Zoning vote put on hold

Berkeley County (W.Va.) Commissioners took a planner's advice to take more time fashioning the ordinance and to delay a vote on

Berkeley County (W.Va.) Commissioners took a planner's advice to take more time fashioning the ordinance and to delay a vote on

April 07, 2006|by ROBERT SNYDER

MARTINSBURG, W.VA. - Berkeley County voters will not be asked whether to approve a zoning ordinance during the general election in November, following a vote Thursday by the county commission to put the question on hold until next year.

The commissioners voted 3-0 behind a recommendation from planner Matt Mullenax to give a seven-member Zoning Advisory Committee more time to craft a countywide zoning ordinance and delay a vote on the question until a special election which would be held in 2007.

Reading from prepared comments, Mullenax said the consultant hired to draft the ordinance would need as much as nine to 12 months to develop it, too little time to submit the proposed ordinance to the county's voters office and hold all the required public hearings before voters go to the polls Nov. 7.

The proposed zoning ordinance would have to be finalized before Sept. 5 to meet the voters office's deadline for inclusion on the general election ballot, giving county officials and committee members just five months in which to develop the new law, educate and receive suggestions from the public, and have it recommended and approved by the county commission and planning commission.


"I believe that too much is at stake to draft a zoning ordinance that is considered a 'rush job' both for the Planning and County Commission's investment to date and for our county's future," said Mullenax.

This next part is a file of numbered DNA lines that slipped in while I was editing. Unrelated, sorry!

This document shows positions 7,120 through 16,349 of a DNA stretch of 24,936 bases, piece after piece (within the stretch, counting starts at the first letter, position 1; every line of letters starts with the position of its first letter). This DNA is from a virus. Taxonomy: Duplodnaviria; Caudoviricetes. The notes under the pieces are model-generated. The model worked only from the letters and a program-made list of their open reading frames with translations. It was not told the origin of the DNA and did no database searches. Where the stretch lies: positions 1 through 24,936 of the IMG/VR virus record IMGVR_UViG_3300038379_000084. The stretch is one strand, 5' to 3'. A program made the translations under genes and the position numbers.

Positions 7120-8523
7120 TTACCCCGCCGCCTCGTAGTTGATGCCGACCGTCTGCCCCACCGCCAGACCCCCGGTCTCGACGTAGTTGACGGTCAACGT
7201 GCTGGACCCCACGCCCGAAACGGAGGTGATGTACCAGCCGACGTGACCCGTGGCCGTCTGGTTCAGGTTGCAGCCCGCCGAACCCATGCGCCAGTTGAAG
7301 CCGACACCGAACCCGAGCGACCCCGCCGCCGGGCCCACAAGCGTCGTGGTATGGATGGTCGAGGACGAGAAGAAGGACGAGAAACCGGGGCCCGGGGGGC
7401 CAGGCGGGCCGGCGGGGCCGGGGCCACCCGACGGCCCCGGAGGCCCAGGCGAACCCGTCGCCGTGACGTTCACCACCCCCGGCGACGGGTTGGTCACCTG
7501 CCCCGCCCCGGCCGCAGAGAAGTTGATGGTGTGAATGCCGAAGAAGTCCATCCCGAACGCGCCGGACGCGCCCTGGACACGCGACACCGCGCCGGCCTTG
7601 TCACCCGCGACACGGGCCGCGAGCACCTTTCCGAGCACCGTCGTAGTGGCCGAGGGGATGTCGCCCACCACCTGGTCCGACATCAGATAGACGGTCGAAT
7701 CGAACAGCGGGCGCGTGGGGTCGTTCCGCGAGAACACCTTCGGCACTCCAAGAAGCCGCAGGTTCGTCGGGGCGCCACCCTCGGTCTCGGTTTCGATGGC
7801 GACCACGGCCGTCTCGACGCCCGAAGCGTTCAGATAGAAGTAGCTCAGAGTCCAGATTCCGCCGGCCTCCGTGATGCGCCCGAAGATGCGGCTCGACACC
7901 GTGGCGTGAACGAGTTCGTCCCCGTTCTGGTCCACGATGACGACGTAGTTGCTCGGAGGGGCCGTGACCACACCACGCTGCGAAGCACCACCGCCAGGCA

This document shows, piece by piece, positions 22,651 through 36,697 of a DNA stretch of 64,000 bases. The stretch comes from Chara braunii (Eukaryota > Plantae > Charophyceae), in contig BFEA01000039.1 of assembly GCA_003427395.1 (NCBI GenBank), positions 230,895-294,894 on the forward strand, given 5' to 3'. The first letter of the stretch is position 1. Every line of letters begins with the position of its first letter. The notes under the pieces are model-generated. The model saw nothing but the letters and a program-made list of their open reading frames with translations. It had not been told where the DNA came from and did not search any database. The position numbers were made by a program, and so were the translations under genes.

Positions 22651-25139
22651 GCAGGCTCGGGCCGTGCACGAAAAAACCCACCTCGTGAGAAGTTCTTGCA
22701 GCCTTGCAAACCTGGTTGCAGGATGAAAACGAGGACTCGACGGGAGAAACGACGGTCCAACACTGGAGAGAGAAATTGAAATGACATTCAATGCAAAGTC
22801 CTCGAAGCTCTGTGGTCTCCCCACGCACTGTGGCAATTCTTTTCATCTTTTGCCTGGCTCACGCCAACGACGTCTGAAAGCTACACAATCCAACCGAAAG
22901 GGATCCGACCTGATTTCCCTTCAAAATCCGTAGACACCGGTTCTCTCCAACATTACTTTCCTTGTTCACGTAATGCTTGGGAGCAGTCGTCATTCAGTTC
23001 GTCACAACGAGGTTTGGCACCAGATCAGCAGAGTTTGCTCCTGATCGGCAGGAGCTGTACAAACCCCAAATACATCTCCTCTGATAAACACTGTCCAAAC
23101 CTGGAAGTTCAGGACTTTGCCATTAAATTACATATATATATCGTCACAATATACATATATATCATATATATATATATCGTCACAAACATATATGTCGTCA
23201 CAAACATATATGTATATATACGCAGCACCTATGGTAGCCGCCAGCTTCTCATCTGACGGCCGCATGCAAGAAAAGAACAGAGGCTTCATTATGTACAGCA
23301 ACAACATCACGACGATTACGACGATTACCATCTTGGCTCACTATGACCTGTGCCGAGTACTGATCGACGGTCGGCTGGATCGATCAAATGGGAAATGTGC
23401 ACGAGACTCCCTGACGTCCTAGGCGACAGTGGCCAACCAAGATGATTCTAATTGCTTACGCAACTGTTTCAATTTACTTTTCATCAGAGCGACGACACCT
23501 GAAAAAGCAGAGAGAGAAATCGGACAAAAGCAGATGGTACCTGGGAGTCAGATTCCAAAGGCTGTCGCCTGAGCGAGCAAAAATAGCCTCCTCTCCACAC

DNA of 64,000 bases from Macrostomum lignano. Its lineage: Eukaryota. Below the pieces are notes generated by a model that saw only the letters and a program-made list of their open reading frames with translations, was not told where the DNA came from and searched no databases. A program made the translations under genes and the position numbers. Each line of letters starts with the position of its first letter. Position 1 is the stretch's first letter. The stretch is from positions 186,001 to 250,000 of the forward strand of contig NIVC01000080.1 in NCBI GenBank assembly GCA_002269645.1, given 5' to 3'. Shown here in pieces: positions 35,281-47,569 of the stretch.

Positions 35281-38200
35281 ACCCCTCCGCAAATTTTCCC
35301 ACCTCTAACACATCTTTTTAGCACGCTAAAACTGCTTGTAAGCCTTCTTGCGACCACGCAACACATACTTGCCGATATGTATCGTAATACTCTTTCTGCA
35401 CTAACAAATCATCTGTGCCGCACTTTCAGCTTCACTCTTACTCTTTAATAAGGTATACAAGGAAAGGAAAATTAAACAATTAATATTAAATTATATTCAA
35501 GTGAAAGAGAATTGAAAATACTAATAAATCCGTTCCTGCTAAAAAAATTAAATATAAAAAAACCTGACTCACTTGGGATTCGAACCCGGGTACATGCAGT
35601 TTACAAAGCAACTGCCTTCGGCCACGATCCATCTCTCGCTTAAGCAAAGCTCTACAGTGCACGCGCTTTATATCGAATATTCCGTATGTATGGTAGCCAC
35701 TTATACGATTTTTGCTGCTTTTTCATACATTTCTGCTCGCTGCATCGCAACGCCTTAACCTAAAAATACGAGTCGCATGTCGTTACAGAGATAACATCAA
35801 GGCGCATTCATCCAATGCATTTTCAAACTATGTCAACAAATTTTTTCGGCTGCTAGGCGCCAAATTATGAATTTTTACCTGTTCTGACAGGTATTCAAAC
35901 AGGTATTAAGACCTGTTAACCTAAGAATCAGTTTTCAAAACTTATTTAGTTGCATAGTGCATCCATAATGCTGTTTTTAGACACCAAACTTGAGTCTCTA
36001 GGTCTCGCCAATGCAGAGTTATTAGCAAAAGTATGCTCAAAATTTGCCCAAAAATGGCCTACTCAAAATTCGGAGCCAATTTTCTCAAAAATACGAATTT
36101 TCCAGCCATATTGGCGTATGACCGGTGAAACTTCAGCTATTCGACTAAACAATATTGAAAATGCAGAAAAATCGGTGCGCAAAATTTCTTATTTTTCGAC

He said foregoing a special election next year would mean waiting until 2008 to bring the issue to referendum.

The commission approved an offer in February by Harrisburg, Pa., consultant Gannett-Fleming Inc. to develop an ordinance at a cost of $91,161. The agreement also included a proposal to revise the planning commission's subdivision regulations.

The county last held a special election in June 2005, when voters statewide rejected a pension bond amendment proposed by Gov. Joe Manchin. That election, which the county was reimbursed for, cost about $57,000, according to information provided by the Secretary of State's office.

Special election costs this time around, which will include paying for printing the ballots, pollworkers' wages, leasing polling places and renting equipment, would be on the county's tab, said county Finance Director Marsha Kelley.

The commissioners agreed it was not in the county's best interest to expedite the effort.

"I don't like to rush into anything because anytime we do it looks like we get a little mud on our face," commissioner Steve Teufel said.

Teufel said he believed the ordinance could be crafted in such a way as to benefit all the county's residents if it's given time to do so.

Berkeley County voters rejected the adoption of zoning when it appeared on the ballot 12 years ago.

Mullenax said the planning commission also is awaiting the results of a study by the U.S. Geological Survey that could tie density allowances in residential subdivisions to groundwater availability. The study's results could help make determinations about future land development as apolitical as possible, Mullenax said.

"Hopefully, using this groundwater study, we'll be able to determine what densities can be that will not be serviced by public water in the next 15 years," Mullenax said.

A similar proposal that was introduced as a text amendment in the county's subdivision regulations awaits approval by the county commission. Authored by commission President Howard Strauss, the change would disallow community well and sewage systems in subdivisions with lots as small as 7,500 square feet.

With three members of the zoning committee in attendance at Thursday's commission meeting, Gannett-Fleming Vice-President Richard Koch said a revised schedule would mean the document could be presented for public review by the end of the year.

The committee held its first meeting earlier this month, Mullenax said.

Koch said the special election could be held by this time next year.

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